A combination of two drugs has shown promise toward improving the health of people with the most common form of the incurable lung disease known as cystic fibrosis, researchers said Sunday.
Patients treated with two medications -- lumacaftor and ivacaftor -- saw "significant" gains in their ability to breathe and fewer lung infections than those taking a placebo, according to the results of two international clinical trials published in the New England Journal of Medicine.
The randomized controlled trials included 1,108 people, age 12 and older, who were treated for six months.
"These groundbreaking findings will benefit around 15,000 patients in US alone," said Susanna McColley, one of the study's authors and a professor of pediatrics at Northwestern University's Feinberg School of Medicine.
About 75,000 people in Europe, North America and Australia suffer from cystic fibrosis, which is caused by genetic mutations.
Although there are different mutations associated with the disease, the most common is when people have two copies of the F508del mutation, which is seen in about half of all CF patients.
The disease causes the body to overproduce thick mucus that leads to chronic lung infections and pancreatic problems.
The median, or midpoint, predicted survival for people with the F508del mutation is 37 years in the United States.
Ivacaftor, known by the brand name Kalydeco, in 2012 became the first drug of its kind ever approved by the US Food and Drug Administration after studies showed it helped improve the health of people with a more rare genetic mutation for CF that affects about four per cent of all patients.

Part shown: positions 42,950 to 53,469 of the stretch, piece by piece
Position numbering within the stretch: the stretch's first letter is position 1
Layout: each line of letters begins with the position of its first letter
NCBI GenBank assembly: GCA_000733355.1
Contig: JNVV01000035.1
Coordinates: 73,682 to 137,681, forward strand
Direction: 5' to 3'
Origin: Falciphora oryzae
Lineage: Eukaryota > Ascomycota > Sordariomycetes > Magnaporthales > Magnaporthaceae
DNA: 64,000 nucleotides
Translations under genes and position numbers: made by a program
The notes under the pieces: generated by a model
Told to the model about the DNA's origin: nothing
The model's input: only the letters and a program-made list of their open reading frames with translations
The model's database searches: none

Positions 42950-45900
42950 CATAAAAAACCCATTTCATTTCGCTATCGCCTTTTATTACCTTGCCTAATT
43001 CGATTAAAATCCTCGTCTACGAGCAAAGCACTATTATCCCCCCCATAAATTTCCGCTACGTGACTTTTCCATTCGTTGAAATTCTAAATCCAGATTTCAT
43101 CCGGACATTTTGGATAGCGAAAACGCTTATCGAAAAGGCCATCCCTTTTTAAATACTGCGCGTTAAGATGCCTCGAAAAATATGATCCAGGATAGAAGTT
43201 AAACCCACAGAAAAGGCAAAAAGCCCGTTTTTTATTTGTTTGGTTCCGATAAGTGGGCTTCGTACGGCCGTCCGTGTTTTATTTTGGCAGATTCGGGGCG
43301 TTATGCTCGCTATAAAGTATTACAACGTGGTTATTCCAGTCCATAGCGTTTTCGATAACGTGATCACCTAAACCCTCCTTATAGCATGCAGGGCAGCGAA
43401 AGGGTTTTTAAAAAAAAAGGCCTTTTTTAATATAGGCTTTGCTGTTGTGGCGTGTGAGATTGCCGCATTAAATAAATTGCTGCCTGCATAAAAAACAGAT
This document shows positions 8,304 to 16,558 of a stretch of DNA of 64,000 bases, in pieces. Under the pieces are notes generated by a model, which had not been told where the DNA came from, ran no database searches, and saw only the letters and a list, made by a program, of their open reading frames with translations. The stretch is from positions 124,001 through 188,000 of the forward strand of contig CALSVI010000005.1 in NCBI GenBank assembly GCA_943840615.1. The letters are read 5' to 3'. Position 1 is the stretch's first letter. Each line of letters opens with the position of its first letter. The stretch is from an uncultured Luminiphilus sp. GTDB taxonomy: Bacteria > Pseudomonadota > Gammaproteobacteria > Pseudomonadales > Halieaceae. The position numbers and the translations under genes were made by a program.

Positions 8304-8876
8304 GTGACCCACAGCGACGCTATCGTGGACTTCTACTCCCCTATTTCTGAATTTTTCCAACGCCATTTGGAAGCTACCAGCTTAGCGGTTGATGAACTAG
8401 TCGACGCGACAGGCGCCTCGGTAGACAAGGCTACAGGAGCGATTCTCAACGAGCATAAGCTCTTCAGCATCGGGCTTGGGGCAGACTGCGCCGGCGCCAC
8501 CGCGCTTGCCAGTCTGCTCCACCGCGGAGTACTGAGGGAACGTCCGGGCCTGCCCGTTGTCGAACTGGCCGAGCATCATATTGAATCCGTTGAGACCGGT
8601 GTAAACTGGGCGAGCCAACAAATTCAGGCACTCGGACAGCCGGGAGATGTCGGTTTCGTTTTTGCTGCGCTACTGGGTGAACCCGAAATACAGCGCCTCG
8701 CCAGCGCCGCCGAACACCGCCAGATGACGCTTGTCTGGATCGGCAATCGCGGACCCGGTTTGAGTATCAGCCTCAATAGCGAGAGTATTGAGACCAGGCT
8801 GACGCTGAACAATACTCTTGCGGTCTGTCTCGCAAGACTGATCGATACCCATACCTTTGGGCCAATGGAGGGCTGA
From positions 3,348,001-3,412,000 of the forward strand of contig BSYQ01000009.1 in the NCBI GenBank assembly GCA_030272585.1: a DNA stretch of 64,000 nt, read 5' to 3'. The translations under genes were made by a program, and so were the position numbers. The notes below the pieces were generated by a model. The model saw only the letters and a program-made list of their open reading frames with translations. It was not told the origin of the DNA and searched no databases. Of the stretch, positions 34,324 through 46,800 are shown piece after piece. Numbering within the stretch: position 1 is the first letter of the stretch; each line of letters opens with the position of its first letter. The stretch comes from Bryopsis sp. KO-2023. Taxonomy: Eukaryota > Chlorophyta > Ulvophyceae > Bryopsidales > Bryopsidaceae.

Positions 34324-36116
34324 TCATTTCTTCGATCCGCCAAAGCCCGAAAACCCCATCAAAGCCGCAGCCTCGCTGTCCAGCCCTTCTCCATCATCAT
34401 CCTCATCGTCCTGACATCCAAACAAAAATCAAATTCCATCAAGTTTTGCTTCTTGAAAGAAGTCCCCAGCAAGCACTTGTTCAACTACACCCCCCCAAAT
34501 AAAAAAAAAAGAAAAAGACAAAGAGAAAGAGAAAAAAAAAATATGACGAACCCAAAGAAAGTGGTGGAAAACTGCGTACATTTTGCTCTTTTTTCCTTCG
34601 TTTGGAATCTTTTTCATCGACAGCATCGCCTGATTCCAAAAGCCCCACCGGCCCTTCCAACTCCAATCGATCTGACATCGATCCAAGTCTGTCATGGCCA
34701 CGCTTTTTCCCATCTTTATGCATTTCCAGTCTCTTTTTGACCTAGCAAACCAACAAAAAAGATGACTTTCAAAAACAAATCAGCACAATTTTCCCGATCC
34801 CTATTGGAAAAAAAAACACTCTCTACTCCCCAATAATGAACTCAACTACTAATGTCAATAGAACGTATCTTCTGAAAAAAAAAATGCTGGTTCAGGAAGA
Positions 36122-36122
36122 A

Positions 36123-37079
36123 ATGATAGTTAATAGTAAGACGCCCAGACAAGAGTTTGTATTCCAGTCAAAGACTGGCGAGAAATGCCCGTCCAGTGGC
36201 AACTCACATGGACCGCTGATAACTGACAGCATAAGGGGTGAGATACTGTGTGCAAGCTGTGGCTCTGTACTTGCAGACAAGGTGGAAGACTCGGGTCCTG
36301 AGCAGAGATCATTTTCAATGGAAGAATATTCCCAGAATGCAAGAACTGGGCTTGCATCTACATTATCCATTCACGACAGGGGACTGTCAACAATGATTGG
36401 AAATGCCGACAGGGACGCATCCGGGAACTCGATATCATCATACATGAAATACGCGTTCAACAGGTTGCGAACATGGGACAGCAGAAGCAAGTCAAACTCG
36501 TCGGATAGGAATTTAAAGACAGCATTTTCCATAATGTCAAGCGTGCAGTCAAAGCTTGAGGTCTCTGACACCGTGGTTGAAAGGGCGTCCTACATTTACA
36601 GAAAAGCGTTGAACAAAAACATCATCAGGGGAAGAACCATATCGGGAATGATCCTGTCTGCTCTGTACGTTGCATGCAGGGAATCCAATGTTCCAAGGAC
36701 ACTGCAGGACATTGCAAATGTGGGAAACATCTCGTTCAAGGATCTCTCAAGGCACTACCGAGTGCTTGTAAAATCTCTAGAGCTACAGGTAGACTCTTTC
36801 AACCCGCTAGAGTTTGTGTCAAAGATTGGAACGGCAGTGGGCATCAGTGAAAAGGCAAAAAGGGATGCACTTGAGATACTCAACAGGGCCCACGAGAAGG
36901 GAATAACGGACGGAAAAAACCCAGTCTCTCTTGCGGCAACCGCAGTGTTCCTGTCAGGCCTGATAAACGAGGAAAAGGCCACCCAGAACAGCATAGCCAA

The other drug in the combination, lumacaftor, is also made by Vertex Pharmaceuticals, and has yet to be approved by regulators.
Vertex announced earlier this week that an FDA advisory panel voted 12-1 to approve the two-drug combination, known by the brand name Orkambi.
A final decision by the FDA is expected July 5.
While the improvements seen for patients taking the two drugs together was not quite as dramatic as those seen in the previous trials for Kalydeco alone in people with the rarer form of CF, researchers said that adjusting the dose for individual patients and looking at the potential of harmful drug interaction may lead to better gains in the future.
Researchers also need more long-term data to determine how well the drug works over time.
"Nevertheless, this is the beginning of effective therapy for cystic fibrosis associated with the most common mutant form," said an accompanying editorial by Pamela Davis, Case Western Reserve University of Medicine in Cleveland, Ohio.